The second solution is to expand the use of punishments like cleaning up graffiti and planting trees. Mr Chalk is right that community service should be better for those who are not a threat to public safety. But these penalties are inconsistently applied, of greatly varying quality and put in the hands of a Probation Service that is in dire straits. Moreover, magistrates are actually very good at giving repeat offenders multiple opportunities to avoid prison. The think tank Civitas estimates that only 8% of first time offenders go to prison – 59% of that number had committed 11 previous offences or cautions before they were finally sent down. If we want community penalties to work, we need a probation service that works. On average workers in the London Probation office had 16.8 days sickness in the last year, much of this attributed to stress. Repeated ideological vandalism of the service by this administration – witless reconfigurations and eye-watering waste in doing and undoing privatisation have hollowed out capability. Where are the committed people who need to see a career in probation as a vocation? Magistrates complain about the quality of pre-sentence reports. Officers complain about draconian recall to prison policies that see thousands of supervised people sent back to teeming prisons not because they are any more dangerous, but because they failed to attend an appointment. If I had a pound for every time a minister announced ‘beefed up community penalties’ I could retire.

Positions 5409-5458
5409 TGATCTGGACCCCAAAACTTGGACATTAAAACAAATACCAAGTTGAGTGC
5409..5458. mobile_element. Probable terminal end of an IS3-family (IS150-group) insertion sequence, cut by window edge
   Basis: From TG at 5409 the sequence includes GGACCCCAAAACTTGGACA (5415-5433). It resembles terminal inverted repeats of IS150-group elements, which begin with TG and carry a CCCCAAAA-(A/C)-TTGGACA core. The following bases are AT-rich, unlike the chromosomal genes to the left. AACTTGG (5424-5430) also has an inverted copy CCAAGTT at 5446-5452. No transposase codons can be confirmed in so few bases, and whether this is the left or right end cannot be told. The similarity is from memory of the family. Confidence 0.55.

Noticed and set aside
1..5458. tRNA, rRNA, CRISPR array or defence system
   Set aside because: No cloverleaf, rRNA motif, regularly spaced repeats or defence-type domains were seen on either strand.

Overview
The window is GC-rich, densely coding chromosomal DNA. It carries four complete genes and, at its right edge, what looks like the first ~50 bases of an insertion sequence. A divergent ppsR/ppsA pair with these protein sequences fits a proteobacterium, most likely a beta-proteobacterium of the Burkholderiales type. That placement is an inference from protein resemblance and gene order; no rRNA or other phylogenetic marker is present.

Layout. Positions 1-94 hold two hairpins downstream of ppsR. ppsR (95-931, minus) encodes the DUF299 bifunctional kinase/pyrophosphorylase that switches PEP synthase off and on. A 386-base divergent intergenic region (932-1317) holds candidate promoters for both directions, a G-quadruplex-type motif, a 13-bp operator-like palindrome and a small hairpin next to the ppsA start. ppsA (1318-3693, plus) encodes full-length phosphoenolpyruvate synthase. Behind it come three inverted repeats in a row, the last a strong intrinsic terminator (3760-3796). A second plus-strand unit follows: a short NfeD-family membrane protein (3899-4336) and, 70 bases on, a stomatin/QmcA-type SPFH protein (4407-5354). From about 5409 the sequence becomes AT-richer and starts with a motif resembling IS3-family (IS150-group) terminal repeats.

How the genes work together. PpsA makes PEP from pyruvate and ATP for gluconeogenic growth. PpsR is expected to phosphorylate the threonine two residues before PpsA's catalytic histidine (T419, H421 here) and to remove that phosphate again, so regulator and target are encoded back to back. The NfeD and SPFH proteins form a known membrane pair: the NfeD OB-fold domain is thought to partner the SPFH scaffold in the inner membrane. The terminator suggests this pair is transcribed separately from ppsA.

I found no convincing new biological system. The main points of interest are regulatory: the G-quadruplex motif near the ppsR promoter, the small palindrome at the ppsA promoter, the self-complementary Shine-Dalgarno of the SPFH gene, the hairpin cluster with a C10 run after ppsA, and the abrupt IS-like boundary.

The third solution is an accelerated building programme of ‘pop up’ cellular accommodation in existing prisons. It is rather dispiriting to note that prison exercise yards, fallen into disuse, are going to be the prime sites for these stop gap solutions. A purposeful, humane regime could surely make better use of outdoor space. Moreover, pop-up prisons need pop-up officers to run them. While there has been a modest reduction in attrition rates, large numbers of new recruits are still leaving barely a year after their training throws them, inadequately prepared, into the maw of our human warehouses.